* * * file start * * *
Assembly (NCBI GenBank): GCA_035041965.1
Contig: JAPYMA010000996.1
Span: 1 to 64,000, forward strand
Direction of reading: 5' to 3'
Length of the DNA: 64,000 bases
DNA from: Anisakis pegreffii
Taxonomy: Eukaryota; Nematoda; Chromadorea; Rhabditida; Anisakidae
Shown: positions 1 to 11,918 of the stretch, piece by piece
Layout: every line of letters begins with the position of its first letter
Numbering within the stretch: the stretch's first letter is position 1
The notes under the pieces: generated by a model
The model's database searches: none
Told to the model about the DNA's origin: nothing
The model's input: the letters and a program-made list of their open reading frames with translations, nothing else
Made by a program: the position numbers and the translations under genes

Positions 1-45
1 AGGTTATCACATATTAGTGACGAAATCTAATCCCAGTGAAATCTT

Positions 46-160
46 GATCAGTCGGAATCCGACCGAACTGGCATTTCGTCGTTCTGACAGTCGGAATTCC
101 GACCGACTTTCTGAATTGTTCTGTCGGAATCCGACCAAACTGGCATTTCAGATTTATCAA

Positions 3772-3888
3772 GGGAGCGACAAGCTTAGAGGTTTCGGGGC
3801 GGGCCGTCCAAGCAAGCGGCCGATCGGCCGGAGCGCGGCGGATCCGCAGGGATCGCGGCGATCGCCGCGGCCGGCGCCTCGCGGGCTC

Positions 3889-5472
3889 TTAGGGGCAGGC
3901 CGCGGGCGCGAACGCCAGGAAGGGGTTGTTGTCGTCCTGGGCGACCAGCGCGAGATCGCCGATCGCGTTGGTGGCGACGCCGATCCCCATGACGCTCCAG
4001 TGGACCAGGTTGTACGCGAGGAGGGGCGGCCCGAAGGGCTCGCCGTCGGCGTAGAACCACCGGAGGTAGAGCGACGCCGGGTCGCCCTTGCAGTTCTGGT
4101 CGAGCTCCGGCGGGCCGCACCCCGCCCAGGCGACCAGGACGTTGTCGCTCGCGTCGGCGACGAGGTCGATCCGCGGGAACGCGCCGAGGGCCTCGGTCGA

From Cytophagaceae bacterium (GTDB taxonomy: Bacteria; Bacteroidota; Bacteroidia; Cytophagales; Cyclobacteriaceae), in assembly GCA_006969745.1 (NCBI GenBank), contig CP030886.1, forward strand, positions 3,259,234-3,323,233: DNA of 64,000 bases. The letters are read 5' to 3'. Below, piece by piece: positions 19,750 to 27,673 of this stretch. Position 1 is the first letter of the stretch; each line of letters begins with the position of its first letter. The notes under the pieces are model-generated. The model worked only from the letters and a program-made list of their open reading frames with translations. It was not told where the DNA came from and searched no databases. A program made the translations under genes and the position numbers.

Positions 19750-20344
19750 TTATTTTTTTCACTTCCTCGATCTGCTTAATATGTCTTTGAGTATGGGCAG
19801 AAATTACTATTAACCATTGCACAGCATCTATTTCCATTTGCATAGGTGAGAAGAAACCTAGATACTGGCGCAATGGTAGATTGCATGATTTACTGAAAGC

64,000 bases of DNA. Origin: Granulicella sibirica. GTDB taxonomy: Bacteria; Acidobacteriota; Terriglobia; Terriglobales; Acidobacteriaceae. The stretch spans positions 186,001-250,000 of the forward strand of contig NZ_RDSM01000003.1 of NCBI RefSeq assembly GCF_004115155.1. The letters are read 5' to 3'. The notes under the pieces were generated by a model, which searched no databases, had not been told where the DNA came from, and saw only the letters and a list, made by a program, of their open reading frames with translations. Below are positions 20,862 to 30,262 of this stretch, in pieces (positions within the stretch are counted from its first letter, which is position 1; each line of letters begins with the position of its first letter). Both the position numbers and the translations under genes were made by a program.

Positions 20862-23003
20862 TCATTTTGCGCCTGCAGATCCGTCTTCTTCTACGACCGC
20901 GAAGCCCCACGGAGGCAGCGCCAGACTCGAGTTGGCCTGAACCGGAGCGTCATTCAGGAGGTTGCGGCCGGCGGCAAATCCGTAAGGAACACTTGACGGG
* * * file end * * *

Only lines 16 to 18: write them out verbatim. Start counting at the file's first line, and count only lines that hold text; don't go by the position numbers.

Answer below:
Positions 1-45
1 AGGTTATCACATATTAGTGACGAAATCTAATCCCAGTGAAATCTT

Positions 46-160